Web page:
Psychology : Careers

Career Information and Further Study

Skills gained in this program include:

Using insight to deal effectively with people; promoting good relationships with a group; applying knowledge of human needs/problems to counseling/crisis intervention; using interviewing techniques in investigative reporting, social service, or marketing research; conducting surveys and interpreting results; analyzing statistical data, using computers and assisting in lab research; conducting library research; and writing reports.

Transferable Skills:

Managing, interpreting, editing, advising, organizing, problem solving, detail orientation, writing, teaching, speaking to groups, reading critically, reasoning, analyzing, statistical analysis, ability to think conceptually, evaluating evidence, advising, selling, and observing human behavior.

Career Choices

The undergraduate degree in psychology does not make you a psychologist or professional counselor - it does provide you with an excellent liberal arts background and is valuable for almost any type of work focused on people.

Students who earn a BA or BS in psychology will be well-prepared for graduate study in psychology and related mental health fields, graduate study in medicine, education, law, or business, and other careers that require a good understanding of individual behavior and interpersonal relations.

There are many fine career possibilities, including: Advertising manager, behavior modification management, caseworker, child-care worker, clinical psychologist, college or university professor, community planner, computer programmer, counselor, (vocational, rehabilitation, probation, alcohol and drug), criminal justice (law enforcement, criminologist), educator, employment counselor, government programs and agencies, graduate school (all types, including law school, medical school, dentistry), guidance counselor, hospitals and mental health facilities, industrial management/business, medical technician, mental health worker, occupational therapist, personnel manager, probation officer, psychology aide/technician, public relations specialist, research/advertising, research assistant, research psychologist, sales, school psychologist social and community agencies, social worker, special education worker, teacher (elementary and secondary), therapist, vocational rehabilitation counselor and youth worker.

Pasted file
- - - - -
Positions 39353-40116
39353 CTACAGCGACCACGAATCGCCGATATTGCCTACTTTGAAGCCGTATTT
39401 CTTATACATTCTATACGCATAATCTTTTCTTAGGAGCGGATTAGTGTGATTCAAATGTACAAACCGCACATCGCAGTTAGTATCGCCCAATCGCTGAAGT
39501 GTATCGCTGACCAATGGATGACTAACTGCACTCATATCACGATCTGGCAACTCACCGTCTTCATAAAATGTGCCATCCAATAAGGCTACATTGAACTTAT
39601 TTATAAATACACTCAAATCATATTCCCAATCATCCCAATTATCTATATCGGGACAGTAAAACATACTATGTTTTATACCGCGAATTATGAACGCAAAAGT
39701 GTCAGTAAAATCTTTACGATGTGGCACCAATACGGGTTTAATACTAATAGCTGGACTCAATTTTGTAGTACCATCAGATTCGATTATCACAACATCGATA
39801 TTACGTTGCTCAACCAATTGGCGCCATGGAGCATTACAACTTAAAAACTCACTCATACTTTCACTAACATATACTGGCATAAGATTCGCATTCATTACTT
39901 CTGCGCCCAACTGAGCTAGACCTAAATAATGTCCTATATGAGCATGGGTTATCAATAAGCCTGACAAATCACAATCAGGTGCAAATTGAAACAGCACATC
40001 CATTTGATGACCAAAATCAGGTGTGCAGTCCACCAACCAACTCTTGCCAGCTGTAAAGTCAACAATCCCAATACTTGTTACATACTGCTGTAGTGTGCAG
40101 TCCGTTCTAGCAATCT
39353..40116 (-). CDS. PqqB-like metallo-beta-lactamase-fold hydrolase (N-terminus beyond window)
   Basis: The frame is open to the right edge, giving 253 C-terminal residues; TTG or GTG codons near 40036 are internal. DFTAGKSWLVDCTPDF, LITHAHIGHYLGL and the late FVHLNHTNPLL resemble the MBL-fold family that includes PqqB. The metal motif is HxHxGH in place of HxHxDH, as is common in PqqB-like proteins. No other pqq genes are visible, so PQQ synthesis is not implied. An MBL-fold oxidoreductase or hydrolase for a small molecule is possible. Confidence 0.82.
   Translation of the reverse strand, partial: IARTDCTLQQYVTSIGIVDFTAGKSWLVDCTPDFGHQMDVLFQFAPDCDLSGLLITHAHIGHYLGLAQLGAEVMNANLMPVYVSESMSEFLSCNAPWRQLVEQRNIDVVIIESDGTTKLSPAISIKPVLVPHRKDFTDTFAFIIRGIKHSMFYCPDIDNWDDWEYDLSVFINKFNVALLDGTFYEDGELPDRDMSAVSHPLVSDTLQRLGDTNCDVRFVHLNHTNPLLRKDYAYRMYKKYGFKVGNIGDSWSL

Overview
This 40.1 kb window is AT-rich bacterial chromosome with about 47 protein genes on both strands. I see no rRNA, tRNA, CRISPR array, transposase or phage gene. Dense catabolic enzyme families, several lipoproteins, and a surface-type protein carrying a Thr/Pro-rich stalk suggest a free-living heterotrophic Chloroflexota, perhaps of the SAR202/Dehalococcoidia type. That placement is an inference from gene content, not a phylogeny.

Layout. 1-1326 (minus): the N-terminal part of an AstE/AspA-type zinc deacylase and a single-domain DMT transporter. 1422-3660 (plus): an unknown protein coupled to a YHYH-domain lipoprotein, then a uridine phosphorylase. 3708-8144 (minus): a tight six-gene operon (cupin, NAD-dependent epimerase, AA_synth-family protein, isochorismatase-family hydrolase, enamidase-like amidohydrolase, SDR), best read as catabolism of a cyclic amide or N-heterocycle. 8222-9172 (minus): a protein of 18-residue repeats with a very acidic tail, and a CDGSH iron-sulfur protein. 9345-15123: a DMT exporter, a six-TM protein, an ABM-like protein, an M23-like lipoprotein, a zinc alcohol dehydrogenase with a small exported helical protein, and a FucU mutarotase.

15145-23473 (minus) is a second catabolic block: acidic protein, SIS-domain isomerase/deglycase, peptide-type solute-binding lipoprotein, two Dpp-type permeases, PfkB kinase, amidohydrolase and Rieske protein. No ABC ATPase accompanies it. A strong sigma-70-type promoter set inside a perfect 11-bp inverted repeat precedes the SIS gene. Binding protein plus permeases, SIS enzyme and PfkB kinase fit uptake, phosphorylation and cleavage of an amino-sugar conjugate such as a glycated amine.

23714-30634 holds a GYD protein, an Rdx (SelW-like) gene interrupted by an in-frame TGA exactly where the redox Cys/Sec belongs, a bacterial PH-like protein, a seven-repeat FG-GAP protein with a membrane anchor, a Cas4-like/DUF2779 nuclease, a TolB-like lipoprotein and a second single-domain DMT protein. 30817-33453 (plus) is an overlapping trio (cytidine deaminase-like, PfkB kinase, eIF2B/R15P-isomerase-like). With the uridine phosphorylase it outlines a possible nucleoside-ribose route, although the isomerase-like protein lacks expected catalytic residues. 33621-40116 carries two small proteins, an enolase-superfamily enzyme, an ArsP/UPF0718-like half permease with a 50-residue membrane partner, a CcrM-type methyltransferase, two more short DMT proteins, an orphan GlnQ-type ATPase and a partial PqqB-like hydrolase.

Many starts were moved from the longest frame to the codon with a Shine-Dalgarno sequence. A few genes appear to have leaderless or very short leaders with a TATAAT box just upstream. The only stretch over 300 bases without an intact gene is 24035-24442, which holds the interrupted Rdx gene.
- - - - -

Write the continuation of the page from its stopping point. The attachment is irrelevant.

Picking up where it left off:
Work settings include:

Students with a bachelor's degree who pursue work after graduation typically work in aspects of business, government, health, education, and other areas requiring an understanding and sensitivity to behavioral dynamics. Approximately 40% of all psychologists in the USA and Canada work for business and industry, government agencies, hospitals and clinics or in private practice as well as clinical or consulting agencies. The other 60% are employed in colleges/universities, elementary and secondary schools.

Salary Information

Salaries range greatly from one occupation, position, and work setting to another. According to the 2005 NACE national salary survey for bachelor's degree graduates in psychology, the average salary was ,073, with salaries ranging from ,000 to ,000.

Additional Resources

Two excellent resources for current, detailed career information are:

Updated: 13 Nov 2012 06:02:10 EST